The BMW vs. BMWs

zaffy

Senior Member
Polish
When I make a general comparison of car makes, can I use the singular form or better to use the plural one?


The BMW is on the whole way more expensive than the Ford.
BMWs are on the whole way more expensive than Fords.
 
  • Packard

    Senior Member
    USA, English
    You can use 'the BMW' and 'the Ford' to represent all BMWs and Fords, but personally I think your second sentence sounds better.
    I agree. The second sentence sounds far more idiomatic to me.

    In reality is it "BMW [cars] are on the whole way more expensive than Ford [cars]". But no one would actually phrase it like that.
     

    Egmont

    Senior Member
    English - U.S.
    If you are comparing two specific cars, then you would use the first sentence - but without "on the whole." (It is also possible for one specific Ford to be more expensive than one specific BMW.)

    For a general comparison, the second sentence is better.
     

    dojibear

    Senior Member
    English - Northeast US
    If BMW made 1 car at 1 price, and Ford made 1 car at 1 price, then "the BMW" costs more than "the Ford".

    But they both makes many cars at many prices, so you cannot compare "what the BMW costs" with "what the Ford costs", as sentence 1 does.

    Sentence 2 fits the real situation better.
     

    Packard

    Senior Member
    USA, English
    If BMW made 1 car at 1 price, and Ford made 1 car at 1 price, then "the BMW" costs more than "the Ford".

    But they both makes many cars at many prices, so you cannot compare "what the BMW costs" with "what the Ford costs", as sentence 1 does.

    Sentence 2 fits the real situation better.
    Yes, Ford makes 2019 GT 40 with a starting price north of five hundred thousand dollars and BMW makes the Mini Cooper which starts at $22,900.00.
    I doubt you will find a Mini available at the base price and I know you won't find a GT 40 at that price. The previous models were selling for $100,000.00 over sticker price.
     
    When I make a general comparison of car makes, can I use the singular form or better to use the plural one?


    The BMW is on the whole way more expensive than the Ford.
    BMWs are on the whole way more expensive than Fords.

    I agree with heypresto, and everyone else that has posted here, that the second one sounds better. The second one sounds better because BMW and Ford are companies that produce more than one model of car. So when we say BMW, we speak of more than one car model, and when we say Ford, we, also, speak of more than one car model. In this way, the plural form is better than using "the" before each car company.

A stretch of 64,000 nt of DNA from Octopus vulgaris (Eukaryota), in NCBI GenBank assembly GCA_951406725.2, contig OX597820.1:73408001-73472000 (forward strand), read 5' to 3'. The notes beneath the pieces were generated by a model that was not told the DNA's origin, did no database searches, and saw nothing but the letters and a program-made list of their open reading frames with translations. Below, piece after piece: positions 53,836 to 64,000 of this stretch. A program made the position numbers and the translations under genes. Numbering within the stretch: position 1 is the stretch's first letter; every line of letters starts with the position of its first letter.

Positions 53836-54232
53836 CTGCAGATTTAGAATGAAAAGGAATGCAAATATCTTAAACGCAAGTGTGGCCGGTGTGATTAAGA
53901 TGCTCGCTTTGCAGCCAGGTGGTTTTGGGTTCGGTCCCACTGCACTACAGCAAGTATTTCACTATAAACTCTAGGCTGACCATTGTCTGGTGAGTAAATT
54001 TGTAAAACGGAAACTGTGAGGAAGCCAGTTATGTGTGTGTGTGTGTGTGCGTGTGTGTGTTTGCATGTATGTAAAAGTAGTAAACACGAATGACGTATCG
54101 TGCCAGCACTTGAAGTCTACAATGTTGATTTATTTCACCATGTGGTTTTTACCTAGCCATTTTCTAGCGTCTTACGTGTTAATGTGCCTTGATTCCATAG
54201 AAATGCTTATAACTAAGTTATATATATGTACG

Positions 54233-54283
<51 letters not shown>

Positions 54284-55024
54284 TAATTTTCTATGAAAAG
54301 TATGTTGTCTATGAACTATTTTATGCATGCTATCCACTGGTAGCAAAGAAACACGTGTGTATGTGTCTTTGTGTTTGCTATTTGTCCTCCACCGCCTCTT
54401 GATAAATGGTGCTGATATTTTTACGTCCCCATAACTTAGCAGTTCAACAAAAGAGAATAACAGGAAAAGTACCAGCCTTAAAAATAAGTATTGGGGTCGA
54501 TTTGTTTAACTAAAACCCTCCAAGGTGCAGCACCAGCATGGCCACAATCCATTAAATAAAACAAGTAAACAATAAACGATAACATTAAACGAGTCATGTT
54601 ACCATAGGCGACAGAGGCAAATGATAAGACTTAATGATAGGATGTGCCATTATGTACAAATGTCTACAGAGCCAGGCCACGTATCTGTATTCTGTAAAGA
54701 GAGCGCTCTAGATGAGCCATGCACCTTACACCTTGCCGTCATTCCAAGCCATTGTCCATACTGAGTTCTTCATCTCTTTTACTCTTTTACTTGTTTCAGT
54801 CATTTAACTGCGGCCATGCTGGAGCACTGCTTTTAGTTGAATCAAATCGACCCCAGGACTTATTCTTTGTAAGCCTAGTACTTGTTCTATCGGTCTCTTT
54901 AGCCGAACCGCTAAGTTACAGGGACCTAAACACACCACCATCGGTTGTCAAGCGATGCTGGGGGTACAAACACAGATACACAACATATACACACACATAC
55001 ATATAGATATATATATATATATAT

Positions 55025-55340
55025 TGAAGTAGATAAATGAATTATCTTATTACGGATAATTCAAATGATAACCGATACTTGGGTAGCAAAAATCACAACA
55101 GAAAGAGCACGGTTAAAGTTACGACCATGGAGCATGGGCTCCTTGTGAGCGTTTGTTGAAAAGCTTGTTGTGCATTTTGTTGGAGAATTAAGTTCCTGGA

If the sentence spoke of one type of model from each company, then the sentence that uses "the" before each car brand would sound more normal or usual.

    1) The Honda CRV is comparable to the Subaru Forester, some people say.

    2) Some people like the BMW X5 better than the BMW 5.

    3) The BMW X5 is more expensive than the BMW 5.

    So the above three sentences speak of specific car models, not car companies. This makes the use of "the" definite article sound better and normal.

    Here's something else:

    4) A BMW is way more expensive than a Ford.

    5) A BMW is always going to be way more expensive than a Ford.

    The indefinite article works well here because we speak of "one BMW" among other BMWs and "one Ford" among other Fords. We do not name a specific model for each car company, however,

    We must have specificity when using "the" definite article. There should be a way to analyze each use of "the" definite article that accounts for specificity. Naming car companies is not specific enough in this particular example. And, though it's not incorrect, this is what makes your first example sentence not sound as good or as normal as your second example sentence. In a certain way, the first example sentence sounds a bit dissonant. It does not immediately and entirely line up with how we automatically process information: it's counter to what we recognize in our knowledge of "car company" versus "specific car model". It does not go along with our cognition.

    Here's one more example:

    6) The least expensive BMW is more expensive than the most expensive Ford.

    With superlatives, we have specificity: "the least expensive of them all" and "the most expensive of them all".
     
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